A Servant’s Heart

By: Sarah Byrd in Get to Know Us
on April 23rd, 2018

It is a Saturday afternoon, and the scent of an Apple Pumpkin Yankee Candle wafts through the air as Yolanda is snuggled up in her fuzzy blanket imprinted with the grumpy face of a bulldog that is swathed in red and black. A crockpot of chili warms in the kitchen, while a pan of cornbread cools on the stove. The coffee table has two kinds of cookies laid out on red and black platters: ginger pumpkin and peanut butter.

“Go Dawgs!” Yola yells at the widescreen TV as her husband next to her jumps up and yells with almost as much fervor as her, “Run! Run!”

A tiny nose pops out to investigate from under Yolanda’s blanket—one of her babies, a Chihuahua named Buster. He loves his mama, but the excitement can get to him at times. His sister Bella is snuggled under her own Georgia Bulldog blanket: Yolanda’s new one from last year that she has already claimed.

During the fall, Yolanda’s house brims with the scents of pumpkin spice and fresh baked goods, many of which she will bring up to Georgia for her husband’s family Thanksgiving gathering. Around fifty to sixty family members will be there!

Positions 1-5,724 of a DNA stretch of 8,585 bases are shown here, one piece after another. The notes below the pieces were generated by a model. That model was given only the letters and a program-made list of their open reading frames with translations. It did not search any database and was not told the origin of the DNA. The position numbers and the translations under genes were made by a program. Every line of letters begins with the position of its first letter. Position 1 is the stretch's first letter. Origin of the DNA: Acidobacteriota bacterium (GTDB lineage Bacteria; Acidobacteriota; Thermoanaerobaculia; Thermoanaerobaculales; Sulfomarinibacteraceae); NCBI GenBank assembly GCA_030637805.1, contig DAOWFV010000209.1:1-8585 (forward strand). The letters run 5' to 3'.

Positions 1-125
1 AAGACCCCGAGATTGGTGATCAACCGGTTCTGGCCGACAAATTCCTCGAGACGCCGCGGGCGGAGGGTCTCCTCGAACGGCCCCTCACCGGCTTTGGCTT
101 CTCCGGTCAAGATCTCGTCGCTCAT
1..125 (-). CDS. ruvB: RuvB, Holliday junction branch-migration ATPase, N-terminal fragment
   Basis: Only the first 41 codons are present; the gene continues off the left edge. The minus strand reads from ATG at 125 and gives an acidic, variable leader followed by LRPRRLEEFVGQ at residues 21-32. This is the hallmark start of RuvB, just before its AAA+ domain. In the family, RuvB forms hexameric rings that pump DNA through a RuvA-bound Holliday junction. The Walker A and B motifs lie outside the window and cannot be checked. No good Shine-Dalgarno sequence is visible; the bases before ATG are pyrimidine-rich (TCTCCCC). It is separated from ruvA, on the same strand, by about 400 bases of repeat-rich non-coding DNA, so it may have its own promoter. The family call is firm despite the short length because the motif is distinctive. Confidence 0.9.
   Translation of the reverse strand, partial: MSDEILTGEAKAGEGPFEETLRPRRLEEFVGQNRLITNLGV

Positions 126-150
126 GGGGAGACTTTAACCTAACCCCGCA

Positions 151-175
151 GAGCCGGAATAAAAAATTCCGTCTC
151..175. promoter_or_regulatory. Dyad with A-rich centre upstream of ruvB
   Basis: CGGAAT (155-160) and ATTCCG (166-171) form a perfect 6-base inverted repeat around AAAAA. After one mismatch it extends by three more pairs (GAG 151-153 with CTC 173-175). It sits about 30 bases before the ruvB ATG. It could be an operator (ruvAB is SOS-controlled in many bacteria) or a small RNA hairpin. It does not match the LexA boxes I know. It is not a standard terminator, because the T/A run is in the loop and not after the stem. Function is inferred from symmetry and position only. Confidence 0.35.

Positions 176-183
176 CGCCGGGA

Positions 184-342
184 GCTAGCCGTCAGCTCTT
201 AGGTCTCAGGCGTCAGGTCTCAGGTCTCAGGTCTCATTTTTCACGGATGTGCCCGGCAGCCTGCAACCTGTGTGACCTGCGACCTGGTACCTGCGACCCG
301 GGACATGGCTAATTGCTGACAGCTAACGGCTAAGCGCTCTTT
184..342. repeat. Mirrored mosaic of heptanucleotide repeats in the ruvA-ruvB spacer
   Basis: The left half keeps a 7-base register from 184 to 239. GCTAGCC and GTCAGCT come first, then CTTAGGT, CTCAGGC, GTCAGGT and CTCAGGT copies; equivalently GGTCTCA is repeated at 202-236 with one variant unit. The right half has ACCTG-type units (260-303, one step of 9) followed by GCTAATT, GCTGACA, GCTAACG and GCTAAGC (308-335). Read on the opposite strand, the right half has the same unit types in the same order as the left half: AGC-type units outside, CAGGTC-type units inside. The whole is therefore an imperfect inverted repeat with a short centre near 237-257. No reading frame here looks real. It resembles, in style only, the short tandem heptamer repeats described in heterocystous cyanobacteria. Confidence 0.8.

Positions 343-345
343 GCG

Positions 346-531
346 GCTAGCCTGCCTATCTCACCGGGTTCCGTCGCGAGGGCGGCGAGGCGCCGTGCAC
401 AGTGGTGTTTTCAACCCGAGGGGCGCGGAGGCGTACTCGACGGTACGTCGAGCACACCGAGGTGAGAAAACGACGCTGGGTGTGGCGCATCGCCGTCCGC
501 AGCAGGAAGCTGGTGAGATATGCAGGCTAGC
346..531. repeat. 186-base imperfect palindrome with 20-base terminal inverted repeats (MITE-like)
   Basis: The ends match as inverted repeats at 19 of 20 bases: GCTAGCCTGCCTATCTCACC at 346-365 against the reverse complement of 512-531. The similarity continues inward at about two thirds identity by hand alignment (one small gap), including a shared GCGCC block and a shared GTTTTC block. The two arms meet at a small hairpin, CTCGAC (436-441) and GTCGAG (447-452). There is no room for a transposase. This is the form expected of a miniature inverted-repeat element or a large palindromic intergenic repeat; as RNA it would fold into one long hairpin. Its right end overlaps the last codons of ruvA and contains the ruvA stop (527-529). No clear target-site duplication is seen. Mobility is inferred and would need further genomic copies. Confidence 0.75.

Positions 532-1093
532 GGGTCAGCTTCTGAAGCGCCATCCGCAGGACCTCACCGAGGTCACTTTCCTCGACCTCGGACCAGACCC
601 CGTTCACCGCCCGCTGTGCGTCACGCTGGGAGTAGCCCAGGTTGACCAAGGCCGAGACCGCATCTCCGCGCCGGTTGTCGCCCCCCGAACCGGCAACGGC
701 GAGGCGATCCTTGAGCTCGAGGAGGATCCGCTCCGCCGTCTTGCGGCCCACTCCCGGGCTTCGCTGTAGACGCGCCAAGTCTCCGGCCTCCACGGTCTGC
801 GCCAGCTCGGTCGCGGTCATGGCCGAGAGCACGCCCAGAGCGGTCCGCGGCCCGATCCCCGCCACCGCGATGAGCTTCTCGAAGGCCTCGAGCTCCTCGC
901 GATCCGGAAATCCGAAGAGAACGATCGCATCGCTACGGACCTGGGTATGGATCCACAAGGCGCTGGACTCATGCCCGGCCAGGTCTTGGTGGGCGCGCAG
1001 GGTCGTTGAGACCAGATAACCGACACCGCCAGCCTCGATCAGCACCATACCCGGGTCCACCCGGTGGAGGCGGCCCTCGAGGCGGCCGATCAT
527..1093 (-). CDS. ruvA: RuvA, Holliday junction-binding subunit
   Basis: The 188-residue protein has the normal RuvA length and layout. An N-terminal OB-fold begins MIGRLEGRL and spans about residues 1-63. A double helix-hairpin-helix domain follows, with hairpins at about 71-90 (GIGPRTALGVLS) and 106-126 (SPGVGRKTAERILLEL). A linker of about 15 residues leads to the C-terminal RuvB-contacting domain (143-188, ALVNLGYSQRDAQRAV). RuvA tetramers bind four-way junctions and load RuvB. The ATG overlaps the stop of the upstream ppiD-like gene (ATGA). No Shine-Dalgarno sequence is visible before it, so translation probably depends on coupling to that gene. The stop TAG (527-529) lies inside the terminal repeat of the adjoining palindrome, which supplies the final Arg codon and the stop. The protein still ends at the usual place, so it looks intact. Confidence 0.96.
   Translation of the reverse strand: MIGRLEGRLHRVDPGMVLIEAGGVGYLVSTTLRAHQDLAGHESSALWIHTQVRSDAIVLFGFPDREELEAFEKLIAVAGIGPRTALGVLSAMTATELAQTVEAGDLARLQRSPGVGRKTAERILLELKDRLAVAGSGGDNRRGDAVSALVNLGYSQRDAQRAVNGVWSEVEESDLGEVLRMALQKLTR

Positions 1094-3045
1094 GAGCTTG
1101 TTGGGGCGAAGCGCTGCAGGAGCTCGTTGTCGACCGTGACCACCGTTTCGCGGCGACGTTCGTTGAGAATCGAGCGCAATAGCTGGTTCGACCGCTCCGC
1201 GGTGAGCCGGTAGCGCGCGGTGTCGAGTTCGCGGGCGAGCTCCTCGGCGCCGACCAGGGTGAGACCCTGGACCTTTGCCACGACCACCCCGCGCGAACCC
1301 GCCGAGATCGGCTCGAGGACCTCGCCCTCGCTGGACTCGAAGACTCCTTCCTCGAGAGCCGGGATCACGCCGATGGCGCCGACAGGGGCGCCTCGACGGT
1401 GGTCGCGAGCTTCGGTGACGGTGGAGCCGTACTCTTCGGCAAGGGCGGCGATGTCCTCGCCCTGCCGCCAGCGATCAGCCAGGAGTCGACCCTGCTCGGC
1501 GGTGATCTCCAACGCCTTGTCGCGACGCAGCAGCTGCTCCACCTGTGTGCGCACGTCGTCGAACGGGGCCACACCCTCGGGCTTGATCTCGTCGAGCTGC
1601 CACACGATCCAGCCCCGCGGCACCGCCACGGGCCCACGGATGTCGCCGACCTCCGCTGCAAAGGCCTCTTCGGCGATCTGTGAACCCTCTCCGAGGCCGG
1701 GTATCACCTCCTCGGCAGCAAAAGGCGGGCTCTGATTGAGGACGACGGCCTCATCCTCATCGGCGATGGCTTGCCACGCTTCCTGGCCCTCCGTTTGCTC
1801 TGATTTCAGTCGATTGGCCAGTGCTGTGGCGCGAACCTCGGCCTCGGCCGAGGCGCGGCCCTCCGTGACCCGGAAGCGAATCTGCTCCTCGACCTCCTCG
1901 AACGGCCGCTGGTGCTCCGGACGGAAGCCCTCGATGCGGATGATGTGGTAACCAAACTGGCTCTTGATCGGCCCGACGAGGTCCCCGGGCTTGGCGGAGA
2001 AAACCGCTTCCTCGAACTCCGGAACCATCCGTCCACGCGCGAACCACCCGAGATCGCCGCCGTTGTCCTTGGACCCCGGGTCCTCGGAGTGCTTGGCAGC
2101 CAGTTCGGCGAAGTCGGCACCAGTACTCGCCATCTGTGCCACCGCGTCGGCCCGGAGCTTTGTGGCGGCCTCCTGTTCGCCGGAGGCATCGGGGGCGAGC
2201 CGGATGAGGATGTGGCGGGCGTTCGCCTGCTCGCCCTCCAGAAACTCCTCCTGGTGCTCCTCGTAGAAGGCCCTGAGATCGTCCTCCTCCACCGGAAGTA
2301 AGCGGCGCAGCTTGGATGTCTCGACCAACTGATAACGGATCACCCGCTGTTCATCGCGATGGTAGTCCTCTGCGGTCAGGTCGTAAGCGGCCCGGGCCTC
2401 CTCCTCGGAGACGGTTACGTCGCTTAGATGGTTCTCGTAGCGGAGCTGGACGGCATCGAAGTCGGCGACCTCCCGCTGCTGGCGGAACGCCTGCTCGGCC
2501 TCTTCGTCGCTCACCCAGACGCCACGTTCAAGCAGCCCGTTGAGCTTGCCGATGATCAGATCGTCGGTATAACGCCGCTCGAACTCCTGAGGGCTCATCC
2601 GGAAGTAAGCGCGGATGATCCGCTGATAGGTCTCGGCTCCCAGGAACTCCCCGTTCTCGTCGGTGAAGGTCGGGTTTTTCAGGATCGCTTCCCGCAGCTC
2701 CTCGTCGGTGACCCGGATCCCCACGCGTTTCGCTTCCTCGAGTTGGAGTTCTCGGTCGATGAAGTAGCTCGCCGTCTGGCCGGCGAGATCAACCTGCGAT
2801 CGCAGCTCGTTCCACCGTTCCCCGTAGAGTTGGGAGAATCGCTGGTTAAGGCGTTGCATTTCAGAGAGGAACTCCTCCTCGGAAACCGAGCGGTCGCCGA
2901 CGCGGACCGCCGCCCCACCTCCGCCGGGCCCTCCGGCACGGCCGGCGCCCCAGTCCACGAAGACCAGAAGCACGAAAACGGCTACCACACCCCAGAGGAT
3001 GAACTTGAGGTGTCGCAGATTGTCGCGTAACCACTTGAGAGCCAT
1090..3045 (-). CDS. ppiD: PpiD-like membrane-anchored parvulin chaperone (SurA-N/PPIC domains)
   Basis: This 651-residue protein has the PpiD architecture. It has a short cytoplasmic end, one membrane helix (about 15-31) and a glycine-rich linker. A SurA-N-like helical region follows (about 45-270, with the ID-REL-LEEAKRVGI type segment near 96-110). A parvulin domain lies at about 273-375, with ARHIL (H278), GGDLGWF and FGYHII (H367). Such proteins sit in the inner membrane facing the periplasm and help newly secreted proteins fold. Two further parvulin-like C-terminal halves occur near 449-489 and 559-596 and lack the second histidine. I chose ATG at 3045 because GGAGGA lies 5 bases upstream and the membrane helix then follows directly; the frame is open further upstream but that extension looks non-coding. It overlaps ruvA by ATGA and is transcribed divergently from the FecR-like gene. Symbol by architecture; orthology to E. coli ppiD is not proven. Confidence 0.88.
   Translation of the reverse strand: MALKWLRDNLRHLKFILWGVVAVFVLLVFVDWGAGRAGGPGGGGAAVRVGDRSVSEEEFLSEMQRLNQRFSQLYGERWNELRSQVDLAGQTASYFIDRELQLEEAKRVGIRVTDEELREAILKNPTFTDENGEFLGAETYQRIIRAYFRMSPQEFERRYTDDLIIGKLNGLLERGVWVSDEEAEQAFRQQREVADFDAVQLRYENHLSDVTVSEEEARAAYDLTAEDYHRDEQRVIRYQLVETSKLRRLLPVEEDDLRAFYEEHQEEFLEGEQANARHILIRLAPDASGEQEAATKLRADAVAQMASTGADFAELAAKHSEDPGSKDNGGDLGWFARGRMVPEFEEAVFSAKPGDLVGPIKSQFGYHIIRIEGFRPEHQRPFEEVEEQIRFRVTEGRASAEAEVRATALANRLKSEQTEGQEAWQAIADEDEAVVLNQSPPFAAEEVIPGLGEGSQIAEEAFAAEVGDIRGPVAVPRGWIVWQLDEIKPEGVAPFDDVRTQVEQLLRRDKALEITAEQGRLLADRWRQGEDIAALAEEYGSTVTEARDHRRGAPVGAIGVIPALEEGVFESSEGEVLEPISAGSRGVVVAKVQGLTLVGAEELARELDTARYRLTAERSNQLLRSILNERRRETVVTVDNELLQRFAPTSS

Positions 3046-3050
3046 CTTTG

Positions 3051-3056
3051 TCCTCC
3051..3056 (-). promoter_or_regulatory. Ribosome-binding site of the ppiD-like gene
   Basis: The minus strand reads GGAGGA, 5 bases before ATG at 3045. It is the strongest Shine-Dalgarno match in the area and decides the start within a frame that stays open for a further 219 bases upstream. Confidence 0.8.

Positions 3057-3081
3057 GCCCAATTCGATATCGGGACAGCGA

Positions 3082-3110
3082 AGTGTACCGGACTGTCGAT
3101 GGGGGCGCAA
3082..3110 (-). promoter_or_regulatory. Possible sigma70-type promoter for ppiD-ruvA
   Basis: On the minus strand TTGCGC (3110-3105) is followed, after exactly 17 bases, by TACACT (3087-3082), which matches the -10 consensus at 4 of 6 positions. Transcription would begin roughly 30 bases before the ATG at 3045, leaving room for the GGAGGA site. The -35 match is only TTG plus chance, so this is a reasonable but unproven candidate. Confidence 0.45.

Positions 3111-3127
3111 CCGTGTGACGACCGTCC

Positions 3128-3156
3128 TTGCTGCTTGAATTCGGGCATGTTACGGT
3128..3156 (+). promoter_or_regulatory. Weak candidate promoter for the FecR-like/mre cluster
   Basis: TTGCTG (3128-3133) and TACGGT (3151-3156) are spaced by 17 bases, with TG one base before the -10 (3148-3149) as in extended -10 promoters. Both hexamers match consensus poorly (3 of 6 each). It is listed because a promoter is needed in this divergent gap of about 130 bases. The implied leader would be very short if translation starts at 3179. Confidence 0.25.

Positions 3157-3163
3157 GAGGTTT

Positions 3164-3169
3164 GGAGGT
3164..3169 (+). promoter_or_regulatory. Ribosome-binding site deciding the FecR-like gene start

“There are six siblings, and they all have lots of kids,” she explains.

This will be the one time a year where the whole family makes it a priority to gather. Before they eat, they all stand in a big circle and hold hands, say a little prayer, and then they go around and everyone talks about what they are thankful for or just shares what is going on in their lives.

“It’s an opportunity to share with the family.”

Perhaps someone has lost their job, or the kids are experiencing divorce or had a rough year in school. Even Yolanda and her husband Matt’s nieces and nephews tell the group how thankful they are that they get to see Matt-Matt and Yo-Yo, cute nicknames for her and her husband.

“It’s so emotional, by the time they get to me, I’m bawling. But I think it’s beautiful because it’s a time for us to reconnect. It builds the bond of the family.”

“I’ve grown into who I am and who I’m meant to be here.”

The loving kindness and total acceptance of the family speaks so much to Yolanda.

She had to endure so much at a young age. At thirteen years old she was diagnosed with multiple autoimmune diseases and was visiting several university hospitals so they could try to figure out what was going on. During this time, she had to grow up quickly and open herself up to a positive loving space versus a negative/“woe is me” attitude. Because she had to do that for herself, she has an appreciation for the little things.

“When people come from a place of love and gratitude, it means so much to me, and I feel like it’s a privilege to do that for others and to pay it forward.”

This attitude toward life heightened her attitude and compassion for every human being. That is what makes her a perfect fit as director of client relations at RTC.